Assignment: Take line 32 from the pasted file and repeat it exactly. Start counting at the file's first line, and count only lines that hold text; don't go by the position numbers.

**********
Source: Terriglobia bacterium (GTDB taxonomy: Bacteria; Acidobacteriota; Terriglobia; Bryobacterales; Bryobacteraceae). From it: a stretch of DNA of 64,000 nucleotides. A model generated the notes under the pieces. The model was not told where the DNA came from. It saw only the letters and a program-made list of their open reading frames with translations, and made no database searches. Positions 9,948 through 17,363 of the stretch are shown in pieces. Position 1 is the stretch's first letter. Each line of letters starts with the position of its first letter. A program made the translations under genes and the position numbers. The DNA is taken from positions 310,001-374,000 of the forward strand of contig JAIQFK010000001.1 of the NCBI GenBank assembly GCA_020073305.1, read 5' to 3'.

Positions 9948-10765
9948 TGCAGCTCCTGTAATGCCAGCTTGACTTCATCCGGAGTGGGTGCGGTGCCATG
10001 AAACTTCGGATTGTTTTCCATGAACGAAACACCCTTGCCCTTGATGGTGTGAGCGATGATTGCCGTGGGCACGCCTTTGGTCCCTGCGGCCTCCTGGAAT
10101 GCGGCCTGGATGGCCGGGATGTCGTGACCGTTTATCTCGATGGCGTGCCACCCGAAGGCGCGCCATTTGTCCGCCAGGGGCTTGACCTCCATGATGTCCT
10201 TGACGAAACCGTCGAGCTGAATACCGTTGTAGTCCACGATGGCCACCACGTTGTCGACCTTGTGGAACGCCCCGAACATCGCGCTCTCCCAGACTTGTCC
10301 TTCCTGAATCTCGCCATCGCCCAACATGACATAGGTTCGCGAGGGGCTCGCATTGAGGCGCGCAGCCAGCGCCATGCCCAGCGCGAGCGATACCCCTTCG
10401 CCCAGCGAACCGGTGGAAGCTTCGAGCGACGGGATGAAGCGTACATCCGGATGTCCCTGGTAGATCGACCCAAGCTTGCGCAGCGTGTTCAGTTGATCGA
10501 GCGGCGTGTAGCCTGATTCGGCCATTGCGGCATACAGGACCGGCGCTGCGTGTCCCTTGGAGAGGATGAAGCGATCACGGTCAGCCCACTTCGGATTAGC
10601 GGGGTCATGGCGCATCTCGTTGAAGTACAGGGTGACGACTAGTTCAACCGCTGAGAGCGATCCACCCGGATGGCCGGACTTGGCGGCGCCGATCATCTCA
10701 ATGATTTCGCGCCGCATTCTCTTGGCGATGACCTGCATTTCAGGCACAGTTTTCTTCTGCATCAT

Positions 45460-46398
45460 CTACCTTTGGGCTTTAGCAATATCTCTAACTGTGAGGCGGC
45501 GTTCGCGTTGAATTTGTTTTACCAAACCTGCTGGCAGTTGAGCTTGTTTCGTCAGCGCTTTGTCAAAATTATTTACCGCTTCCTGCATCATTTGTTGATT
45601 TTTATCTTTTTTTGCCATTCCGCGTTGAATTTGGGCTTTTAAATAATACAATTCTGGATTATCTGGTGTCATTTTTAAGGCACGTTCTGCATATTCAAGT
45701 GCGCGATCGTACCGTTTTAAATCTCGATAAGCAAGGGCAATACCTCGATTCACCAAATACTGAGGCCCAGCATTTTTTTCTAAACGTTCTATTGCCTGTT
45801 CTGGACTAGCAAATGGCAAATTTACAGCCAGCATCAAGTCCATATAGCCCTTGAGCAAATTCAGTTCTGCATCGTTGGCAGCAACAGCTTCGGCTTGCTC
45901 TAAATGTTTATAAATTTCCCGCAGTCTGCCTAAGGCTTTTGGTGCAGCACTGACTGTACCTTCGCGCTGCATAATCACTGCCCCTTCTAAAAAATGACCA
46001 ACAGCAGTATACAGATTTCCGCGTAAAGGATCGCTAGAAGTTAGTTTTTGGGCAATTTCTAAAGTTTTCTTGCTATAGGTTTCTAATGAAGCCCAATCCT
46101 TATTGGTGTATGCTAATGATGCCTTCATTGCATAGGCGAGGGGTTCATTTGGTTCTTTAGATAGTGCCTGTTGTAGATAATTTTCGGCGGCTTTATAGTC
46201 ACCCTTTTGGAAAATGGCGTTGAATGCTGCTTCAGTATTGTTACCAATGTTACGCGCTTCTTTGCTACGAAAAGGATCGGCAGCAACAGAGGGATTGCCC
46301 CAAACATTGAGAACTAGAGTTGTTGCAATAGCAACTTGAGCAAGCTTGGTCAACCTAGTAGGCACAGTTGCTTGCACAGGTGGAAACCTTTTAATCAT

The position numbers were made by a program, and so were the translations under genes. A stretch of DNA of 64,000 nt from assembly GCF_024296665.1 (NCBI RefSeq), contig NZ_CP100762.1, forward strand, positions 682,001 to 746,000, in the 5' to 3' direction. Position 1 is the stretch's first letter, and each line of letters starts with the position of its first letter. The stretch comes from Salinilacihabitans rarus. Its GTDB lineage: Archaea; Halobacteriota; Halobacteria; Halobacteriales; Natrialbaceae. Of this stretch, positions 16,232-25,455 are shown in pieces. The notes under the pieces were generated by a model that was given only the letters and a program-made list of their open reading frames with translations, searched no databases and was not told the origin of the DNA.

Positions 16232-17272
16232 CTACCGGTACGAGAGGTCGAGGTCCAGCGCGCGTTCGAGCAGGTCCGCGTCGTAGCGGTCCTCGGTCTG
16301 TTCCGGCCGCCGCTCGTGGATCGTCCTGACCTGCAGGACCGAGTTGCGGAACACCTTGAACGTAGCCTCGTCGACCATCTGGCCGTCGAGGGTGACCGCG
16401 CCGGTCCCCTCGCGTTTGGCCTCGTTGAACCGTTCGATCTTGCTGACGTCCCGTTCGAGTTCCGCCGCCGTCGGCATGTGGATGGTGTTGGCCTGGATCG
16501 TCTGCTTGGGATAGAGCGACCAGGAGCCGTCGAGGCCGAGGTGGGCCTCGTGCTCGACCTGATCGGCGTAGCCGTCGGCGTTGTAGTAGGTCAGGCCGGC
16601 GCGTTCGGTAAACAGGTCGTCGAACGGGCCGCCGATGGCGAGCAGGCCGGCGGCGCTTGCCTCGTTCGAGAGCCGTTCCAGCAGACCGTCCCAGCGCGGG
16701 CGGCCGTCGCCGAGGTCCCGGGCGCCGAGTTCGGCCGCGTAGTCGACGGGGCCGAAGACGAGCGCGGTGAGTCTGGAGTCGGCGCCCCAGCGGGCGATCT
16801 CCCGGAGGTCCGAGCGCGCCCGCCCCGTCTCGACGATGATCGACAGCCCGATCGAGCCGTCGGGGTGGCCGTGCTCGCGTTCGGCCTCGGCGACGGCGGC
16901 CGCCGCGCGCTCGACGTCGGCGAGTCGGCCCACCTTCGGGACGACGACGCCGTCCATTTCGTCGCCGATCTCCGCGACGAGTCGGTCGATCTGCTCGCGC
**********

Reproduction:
16901 CGCCGCGCGCTCGACGTCGGCGAGTCGGCCCACCTTCGGGACGACGACGCCGTCCATTTCGTCGCCGATCTCCGCGACGAGTCGGTCGATCTGCTCGCGC